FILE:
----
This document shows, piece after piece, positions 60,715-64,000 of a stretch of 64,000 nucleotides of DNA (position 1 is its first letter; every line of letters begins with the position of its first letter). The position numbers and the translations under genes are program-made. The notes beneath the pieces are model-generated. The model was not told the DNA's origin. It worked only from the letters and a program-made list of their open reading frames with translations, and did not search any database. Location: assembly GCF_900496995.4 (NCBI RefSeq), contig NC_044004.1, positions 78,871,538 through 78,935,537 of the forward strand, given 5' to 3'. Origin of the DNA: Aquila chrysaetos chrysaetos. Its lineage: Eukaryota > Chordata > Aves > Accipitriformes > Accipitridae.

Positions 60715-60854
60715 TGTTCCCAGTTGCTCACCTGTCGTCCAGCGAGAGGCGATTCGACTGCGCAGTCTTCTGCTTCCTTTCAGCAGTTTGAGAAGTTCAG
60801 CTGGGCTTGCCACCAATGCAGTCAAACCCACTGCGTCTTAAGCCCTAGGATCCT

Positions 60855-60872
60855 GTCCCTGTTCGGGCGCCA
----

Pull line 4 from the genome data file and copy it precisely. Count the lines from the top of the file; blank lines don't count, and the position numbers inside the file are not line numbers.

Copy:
60801 CTGGGCTTGCCACCAATGCAGTCAAACCCACTGCGTCTTAAGCCCTAGGATCCT